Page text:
Tuesday, November 11, 2008

Shea, Roy, Lucio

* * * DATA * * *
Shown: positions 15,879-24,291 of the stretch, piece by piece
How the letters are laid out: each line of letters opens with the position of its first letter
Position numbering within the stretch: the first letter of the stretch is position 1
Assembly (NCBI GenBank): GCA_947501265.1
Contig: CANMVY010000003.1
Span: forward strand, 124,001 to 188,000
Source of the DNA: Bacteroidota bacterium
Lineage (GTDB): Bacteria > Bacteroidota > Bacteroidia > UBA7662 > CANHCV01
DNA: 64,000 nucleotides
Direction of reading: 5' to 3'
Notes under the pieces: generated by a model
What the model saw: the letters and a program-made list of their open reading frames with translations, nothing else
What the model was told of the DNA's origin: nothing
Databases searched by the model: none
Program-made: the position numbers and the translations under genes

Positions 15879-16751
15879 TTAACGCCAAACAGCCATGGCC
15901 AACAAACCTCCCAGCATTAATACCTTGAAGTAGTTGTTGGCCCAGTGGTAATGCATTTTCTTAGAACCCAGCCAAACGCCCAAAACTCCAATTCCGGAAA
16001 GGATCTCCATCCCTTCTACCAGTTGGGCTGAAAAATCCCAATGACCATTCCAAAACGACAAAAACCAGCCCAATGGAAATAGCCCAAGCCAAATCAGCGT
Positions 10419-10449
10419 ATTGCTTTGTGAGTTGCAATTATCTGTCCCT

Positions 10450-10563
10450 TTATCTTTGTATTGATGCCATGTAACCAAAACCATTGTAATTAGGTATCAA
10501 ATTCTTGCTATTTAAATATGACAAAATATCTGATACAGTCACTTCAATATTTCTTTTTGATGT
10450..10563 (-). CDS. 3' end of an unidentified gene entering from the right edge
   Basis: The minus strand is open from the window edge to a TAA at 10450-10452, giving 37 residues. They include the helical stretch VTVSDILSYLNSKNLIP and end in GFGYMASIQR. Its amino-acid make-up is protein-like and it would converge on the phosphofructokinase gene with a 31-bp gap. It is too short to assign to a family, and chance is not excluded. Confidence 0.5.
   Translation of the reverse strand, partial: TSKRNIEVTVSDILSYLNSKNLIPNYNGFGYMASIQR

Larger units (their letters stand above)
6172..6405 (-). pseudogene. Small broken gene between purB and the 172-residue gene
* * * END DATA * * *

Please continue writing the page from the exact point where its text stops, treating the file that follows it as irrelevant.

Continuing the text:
One of the most famous lines from Shakespeare’s Hamlet, “To be, or not to be, that is the question” (1154), summarizes the main conflict for young Hamlet throughout the entire play: the matter what the most honorable course of action to take after his father’s spirit reveals that Claudius killed him is. While determined to avenge his father’s death, the morality of killing another person, especially a king, and the role it will have in determining where his soul will go certainly play a part in Hamlet’s decision. In fact much of Hamlet’s indecisiveness and uncertainty can be tied back to a conflict between Hamlet’s impulsive desires and society’s standards based on religious views, familial expectations, the law, and what subjects expect from a future king. Shakespeare relies of many subthemes and key decisions that Hamlet is faced with to explore his prevailing theme questioning what determines whether or not one’s actions are honorable.

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